JOANNA'S FOOD: family cooking, from scratch, every day

Sunday, August 31, 2008

Toad in the hole with fried kale and stuffed mushrooms

So, after getting the boys to write down their favourite food, I didn't have any excuses: toad in the hole for lunch. But I couldn't resist trying kale on the side. Kale is not on anyone's mmmm, delicious list, but I thought I'd try it anyway - with garlic slivers and little bits of bacon, two things they actively like, and a little sugar. It tasted just like the so-called seaweed you get in a Chinese restaurant, and was very good, although Alfred didn't eat much. There were also stuffed mushrooms: Alfred ate one without comment, Horatio said he liked the stuffing but not the mushroom.

Last night we went to dinner with Dick and DD at the boathouse down by the river. We sat out on the verandah as the light faded, fed the ducks - and ourselves. DD made a wonderful potato salad in the morning: she boiled some potato chunks, dressed them with a lemony vinaigrette and ribbons of crisply fried onion, and left it all to marinade all day while she went out boating and read a thriller. And there was a lovely French bean salad, with chopped hard-boiled egg and slivers of fennel. Not something I could easily serve here. But just the thing for a jaded mother.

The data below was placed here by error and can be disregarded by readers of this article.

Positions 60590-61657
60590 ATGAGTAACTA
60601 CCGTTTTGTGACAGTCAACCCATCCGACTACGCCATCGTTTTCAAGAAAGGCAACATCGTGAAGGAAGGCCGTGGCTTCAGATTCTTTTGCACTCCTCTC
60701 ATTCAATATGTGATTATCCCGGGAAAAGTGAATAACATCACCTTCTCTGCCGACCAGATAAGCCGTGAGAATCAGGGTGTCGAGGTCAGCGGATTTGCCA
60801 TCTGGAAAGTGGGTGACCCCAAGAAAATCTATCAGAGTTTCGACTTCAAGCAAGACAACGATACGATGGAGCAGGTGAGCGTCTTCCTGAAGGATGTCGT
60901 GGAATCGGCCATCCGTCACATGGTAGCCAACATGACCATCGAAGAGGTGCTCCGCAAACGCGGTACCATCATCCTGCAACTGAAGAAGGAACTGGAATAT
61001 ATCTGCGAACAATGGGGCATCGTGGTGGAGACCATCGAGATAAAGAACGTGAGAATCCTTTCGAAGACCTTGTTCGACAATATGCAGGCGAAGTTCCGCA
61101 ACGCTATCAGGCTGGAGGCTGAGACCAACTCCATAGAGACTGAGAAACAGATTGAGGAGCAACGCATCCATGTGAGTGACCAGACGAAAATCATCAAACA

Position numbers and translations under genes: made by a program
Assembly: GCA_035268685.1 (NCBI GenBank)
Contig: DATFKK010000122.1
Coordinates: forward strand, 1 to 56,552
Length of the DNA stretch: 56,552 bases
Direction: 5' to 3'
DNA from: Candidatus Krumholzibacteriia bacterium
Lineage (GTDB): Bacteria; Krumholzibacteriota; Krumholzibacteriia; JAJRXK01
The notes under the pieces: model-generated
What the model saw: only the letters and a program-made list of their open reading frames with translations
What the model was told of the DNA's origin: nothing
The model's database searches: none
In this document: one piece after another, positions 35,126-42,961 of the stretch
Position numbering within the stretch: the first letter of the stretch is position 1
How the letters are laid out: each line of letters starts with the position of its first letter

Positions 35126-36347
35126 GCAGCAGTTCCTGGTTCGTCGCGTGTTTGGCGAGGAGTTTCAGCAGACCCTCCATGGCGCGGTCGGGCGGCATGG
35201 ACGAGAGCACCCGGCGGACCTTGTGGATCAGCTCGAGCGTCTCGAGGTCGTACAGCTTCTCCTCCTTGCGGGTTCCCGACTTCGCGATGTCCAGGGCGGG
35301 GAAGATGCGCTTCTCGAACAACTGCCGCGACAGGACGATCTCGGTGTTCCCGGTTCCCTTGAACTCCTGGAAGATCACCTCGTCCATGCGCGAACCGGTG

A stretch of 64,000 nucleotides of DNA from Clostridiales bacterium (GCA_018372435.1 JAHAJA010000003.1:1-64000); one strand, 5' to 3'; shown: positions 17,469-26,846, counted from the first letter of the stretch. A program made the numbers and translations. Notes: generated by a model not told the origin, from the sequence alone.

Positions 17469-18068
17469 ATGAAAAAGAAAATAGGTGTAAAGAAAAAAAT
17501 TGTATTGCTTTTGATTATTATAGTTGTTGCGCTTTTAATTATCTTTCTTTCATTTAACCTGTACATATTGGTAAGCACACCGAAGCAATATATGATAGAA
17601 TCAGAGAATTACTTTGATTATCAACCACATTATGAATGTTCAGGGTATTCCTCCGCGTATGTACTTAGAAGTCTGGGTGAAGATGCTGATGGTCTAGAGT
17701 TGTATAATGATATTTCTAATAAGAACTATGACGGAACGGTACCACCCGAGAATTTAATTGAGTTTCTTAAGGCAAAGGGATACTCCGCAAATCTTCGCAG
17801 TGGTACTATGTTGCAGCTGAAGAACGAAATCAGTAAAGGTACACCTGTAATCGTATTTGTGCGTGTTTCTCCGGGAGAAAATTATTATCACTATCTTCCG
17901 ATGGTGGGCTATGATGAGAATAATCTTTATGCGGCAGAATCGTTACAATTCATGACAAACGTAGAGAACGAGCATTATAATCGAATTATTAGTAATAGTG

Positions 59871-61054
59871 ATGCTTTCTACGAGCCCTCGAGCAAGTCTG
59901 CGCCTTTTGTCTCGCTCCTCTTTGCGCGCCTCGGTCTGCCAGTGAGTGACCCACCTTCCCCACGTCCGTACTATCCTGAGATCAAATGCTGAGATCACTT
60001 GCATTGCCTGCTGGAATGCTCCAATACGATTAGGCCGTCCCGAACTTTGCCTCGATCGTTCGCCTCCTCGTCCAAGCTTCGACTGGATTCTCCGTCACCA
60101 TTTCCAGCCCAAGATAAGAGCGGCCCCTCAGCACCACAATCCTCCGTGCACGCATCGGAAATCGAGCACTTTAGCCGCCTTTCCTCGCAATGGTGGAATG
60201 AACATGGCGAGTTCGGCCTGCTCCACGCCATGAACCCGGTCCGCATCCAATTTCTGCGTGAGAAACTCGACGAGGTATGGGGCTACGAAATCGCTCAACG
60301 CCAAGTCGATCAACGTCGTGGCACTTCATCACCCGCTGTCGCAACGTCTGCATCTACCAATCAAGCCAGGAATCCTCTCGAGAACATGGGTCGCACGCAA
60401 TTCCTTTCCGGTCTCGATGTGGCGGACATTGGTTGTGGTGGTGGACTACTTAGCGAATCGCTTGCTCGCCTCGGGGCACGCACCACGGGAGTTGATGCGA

Quick fried kale

Fry some chopped bacon in oil; add slivers of garlic. Cook until the bacon is well browned. Add chopped kale and a spoonful of sugar. Cook for 10 minutes. Serve hot.

Stuffed mushrooms

Easy peasy: remove the stalks from the mushrooms, put them in a food processor with a slice of bread, a de-seeded tomato, a spring onion, a little cheese. Blitz; stuff the mushrooms; cook in a hot oven for 20 minutes.

Horatio said it would have been better in a different vegetable, but he couldn't think which ... I suggest tomato or courgette.

Toad in the hole

Make a batter with three eggs, 1/2 a pint of milk, 4 oz of plain flour and a pinch of salt. Put the sausages into a baking tin and into a hot oven for 10-15 minutes until they start to brown. Pour on the batter (through a sieve if there are a lot of lumps), and bake for half an hour until the batter is well risen and browned.